DCSIMG

Collection Highlight E48851: Shuttlecock

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This item from our collections perhaps seems unfamiliar at first, but if you take a closer look you might recognize a familiar object.  It’s a shuttlecock! Shuttlecocks, also referred to as “birdies”, are what get batted back and forth during a game of badminton. This shuttlecock has a head made of wound fibers, which serves as a weight, and a tail of feathers. The feathers, traditionally taken from only one wing of a bird, help keep the shuttlecock aerodynamic. These days we tend to use commercially manufactured plastic and rubber shuttlecocks. This object was donated by Edward Nelson, accessioned on Feb 9th, 1882, and collected near the Lower Yukon River.  

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Collection Highlight E153696: Painted Spoon

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This is one of several beautifully painted wooden spoons in our collections from Alaska. This particular spoon was collected by J.H. turner and donated to the museum on March 9th, 1894 by the Bureau of American Ethnology. Many Circumpolar objects with varying shapes and uses have decorations in this style!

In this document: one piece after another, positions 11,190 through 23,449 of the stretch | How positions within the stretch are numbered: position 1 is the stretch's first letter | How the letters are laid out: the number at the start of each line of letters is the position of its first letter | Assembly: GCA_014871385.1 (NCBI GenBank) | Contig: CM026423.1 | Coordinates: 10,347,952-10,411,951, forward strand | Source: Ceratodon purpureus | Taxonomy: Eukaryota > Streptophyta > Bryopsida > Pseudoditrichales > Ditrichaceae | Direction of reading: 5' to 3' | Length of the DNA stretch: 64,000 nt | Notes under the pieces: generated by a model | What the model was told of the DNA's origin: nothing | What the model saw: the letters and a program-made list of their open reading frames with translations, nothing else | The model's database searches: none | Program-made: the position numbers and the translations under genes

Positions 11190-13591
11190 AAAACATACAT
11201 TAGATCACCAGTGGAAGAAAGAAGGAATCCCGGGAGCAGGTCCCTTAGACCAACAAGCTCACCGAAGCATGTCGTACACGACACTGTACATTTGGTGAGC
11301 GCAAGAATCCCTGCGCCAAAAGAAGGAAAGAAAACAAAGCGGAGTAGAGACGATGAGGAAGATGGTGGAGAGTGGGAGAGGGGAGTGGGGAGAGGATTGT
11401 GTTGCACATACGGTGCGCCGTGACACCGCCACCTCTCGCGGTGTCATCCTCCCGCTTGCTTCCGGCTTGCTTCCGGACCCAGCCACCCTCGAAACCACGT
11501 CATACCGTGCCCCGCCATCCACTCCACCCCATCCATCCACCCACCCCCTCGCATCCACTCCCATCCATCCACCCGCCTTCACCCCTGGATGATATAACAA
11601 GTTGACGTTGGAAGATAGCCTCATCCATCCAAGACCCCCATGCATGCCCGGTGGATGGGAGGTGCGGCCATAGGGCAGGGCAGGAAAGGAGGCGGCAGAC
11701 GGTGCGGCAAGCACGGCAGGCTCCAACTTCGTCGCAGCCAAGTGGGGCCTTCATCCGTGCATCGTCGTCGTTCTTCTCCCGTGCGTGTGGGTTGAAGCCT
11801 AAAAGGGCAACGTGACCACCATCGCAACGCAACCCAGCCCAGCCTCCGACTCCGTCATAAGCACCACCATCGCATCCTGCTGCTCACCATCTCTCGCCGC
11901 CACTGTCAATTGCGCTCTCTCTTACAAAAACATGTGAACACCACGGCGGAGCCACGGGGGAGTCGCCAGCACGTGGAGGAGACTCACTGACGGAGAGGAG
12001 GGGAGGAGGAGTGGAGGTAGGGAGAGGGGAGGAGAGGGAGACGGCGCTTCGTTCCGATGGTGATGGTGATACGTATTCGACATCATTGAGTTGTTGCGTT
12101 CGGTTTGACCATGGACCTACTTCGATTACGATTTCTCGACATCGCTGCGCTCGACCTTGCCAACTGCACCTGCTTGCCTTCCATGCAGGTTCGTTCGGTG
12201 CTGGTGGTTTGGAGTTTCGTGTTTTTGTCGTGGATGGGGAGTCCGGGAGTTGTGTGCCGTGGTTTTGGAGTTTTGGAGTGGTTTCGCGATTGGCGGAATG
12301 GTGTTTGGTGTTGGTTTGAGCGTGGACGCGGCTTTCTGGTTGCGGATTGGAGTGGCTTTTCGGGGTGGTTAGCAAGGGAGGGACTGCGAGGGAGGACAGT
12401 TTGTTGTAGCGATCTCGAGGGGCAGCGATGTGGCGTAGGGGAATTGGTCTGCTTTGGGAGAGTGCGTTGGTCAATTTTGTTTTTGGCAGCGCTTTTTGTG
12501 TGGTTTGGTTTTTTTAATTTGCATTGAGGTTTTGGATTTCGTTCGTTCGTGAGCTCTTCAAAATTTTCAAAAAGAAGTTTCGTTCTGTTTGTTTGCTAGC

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Collection Highlight E352229: Bag- Wood and Dressed Skin

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This small bag, made of wood or reeds and dressed animal skin, was donated to the museum in 1931! Though the catalog card does not identify a collector, we know it was donated by The Museum of the Academy of Sciences, Leningrad, Russia. Collected near the Aldan and Lena Rivers area in Southeastern Siberia, Russia, the bag is associated with the Yakut (or Sakha) culture. Bags of this type, typically made from ox hide, were used to transport fermented mare’s milk (koumiss)! ‘This bag couldn’t hold much koumiss!’ you may be saying. In fact, this particular bag is most likely a model or a child’s version of the typical full sized bag!

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